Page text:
The momentous Atal Setu, slated for inauguration by Prime Minister Modi in Mumbai today, stands as not just India’s lengthiest sea bridge but also one of the sturdiest, boasting earthquake-resistant technology, as revealed by an expert from IIT Bombay in a discussion with NDTV on Friday.
According to Professor Deepankar Choudhury, the Head of Civil Engineering at IIT Bombay, the 21-kilometer long bridge has been meticulously designed, taking into consideration its strategic location in Mumbai, falling under a moderate earthquake damage risk zone. He emphasized the significance of considering seismic activity’s impact on the soil beneath the majority of the bridge, which spans over the sea. Choudhury affirmed, “It has been designed to withstand four different types of earthquakes of up to 6.5 magnitude.”
Highlighting the collaborative effort behind this engineering feat, Choudhury revealed that a dedicated team of over six scholars from IIT Bombay had been engaged in designing the bridge since 2018, following the institute’s involvement in the project. The team successfully submitted a comprehensive report within six months, outlining support systems crucial for fortifying the bridge’s foundation.
Choudhury expressed pride in contributing to a project that had been conceived as far back as 1963, stating, “A bridge to connect Mumbai and Navi Mumbai has been envisioned since 1963, so we are proud to be a part of this project.”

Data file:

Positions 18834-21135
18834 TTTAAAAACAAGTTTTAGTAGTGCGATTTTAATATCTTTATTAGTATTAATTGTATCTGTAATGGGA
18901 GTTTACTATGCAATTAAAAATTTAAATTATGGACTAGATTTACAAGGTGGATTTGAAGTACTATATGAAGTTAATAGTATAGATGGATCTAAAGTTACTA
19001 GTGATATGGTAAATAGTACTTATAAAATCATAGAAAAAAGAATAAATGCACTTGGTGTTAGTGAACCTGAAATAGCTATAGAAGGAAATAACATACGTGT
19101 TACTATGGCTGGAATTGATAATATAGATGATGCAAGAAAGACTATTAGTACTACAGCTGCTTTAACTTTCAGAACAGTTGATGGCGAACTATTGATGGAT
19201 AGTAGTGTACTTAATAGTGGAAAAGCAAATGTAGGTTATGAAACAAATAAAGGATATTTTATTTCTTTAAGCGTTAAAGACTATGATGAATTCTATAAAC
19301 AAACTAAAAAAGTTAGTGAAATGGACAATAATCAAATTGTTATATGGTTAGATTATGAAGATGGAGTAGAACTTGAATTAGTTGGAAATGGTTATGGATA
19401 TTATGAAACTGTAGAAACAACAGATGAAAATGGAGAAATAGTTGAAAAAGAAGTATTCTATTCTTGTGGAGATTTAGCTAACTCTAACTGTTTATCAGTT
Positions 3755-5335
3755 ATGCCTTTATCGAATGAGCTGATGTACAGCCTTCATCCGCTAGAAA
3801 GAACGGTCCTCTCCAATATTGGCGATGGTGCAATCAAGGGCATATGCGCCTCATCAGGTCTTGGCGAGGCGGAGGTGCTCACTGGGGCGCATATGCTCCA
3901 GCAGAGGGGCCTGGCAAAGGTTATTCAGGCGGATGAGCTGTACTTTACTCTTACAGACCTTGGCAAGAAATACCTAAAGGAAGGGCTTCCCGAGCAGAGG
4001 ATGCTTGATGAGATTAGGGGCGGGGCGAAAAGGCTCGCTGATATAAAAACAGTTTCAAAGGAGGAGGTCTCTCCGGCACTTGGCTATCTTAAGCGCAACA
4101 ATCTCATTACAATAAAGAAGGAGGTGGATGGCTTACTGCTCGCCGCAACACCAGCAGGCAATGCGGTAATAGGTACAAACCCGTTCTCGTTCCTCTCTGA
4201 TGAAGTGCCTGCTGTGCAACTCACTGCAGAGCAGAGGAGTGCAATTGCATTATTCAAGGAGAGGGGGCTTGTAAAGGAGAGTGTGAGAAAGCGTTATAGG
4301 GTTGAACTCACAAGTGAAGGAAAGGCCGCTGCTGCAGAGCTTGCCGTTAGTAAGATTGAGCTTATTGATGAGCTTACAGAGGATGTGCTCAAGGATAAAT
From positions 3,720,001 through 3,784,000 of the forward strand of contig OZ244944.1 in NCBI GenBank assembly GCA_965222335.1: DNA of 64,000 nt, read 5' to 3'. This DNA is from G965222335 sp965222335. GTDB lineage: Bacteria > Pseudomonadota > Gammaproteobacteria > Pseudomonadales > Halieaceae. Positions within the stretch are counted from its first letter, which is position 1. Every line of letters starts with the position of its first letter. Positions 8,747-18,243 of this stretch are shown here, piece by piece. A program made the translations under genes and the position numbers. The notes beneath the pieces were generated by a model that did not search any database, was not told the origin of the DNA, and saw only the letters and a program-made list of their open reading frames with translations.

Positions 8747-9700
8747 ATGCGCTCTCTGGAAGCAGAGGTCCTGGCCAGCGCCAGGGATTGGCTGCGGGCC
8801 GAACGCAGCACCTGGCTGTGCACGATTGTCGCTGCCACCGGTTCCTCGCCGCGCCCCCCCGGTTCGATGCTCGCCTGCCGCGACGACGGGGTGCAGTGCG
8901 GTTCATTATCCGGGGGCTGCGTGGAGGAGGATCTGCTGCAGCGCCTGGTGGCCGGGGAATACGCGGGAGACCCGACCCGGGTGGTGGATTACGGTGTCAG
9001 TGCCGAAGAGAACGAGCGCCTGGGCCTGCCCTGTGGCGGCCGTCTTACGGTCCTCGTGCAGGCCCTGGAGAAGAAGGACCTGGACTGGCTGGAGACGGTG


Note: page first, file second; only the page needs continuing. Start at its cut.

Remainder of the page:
Known as the Mumbai Trans Harbour Link (MTHL), this colossal bridge comes with a hefty price tag of ₹17,840 crore. Experts laud it as an “engineering marvel” that is set to drastically reduce travel time between Mumbai and Navi Mumbai from a cumbersome 2 hours to a mere 20 minutes.
Anticipation surrounds the official inauguration by Prime Minister Narendra Modi, scheduled for today, coinciding with the launch of over ₹30,500 crore worth of projects across Maharashtra. While a substantial 95% of the construction work is already complete, the finalization of remaining tasks, including road laying, electrical work, and the implementation of an intelligent transport system, will take place after the bridge’s connection to the mainland on January 12.
Upon completion, the Atal Setu is expected to accommodate around 70,000 vehicles, playing a pivotal role in alleviating the burgeoning traffic congestion in the region. The bridge emerges not only as a symbol of connectivity but also as a testament to India’s engineering prowess, positioning itself as a transformative force in the realm of infrastructure development.